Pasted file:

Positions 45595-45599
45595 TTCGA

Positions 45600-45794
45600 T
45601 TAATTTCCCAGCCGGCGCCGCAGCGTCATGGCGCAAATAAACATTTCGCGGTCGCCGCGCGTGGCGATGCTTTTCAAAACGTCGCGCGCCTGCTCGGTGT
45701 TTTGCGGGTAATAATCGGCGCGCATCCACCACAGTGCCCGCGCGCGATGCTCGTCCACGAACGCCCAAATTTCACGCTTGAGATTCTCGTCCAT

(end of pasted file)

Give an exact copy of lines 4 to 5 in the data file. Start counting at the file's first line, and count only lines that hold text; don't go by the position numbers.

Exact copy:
45600 T
45601 TAATTTCCCAGCCGGCGCCGCAGCGTCATGGCGCAAATAAACATTTCGCGGTCGCCGCGCGTGGCGATGCTTTTCAAAACGTCGCGCGCCTGCTCGGTGT